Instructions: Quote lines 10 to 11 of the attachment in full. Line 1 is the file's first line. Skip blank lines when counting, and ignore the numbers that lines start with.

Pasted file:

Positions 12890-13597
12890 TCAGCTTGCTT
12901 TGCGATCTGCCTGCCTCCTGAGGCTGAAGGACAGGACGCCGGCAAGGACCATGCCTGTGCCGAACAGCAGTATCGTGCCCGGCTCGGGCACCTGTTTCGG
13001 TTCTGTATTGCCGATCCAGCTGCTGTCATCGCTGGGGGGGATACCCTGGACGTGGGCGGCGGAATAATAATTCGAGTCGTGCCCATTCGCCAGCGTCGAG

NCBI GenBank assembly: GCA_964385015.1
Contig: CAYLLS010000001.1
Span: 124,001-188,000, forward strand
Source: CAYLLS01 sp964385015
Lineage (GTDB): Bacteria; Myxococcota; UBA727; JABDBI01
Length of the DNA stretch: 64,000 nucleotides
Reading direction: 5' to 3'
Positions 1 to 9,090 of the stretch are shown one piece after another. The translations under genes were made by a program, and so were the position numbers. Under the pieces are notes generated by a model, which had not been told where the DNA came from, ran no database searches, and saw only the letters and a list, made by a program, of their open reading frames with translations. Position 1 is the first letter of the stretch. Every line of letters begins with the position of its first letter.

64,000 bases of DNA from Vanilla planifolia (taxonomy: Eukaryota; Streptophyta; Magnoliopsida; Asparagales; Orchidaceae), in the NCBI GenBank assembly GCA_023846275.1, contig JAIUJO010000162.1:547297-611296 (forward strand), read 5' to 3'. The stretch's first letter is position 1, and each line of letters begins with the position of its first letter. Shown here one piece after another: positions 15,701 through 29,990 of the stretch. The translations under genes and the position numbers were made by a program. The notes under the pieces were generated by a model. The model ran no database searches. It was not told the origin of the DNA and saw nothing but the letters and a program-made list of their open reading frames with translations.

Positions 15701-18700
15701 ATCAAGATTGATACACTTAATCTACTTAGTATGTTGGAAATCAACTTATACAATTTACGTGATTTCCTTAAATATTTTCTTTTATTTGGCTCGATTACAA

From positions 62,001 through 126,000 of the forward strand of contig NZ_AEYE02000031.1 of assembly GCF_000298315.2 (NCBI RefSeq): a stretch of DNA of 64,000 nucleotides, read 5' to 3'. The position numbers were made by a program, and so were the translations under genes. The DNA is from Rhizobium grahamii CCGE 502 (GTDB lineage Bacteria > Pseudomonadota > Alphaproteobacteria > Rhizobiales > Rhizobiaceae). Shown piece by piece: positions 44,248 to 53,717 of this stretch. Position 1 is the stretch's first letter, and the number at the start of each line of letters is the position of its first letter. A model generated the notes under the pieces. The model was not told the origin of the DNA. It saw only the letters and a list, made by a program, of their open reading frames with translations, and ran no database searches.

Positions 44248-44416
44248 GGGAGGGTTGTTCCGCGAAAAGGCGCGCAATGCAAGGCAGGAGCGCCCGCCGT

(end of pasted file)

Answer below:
Length of the DNA stretch: 64,000 nucleotides
Reading direction: 5' to 3'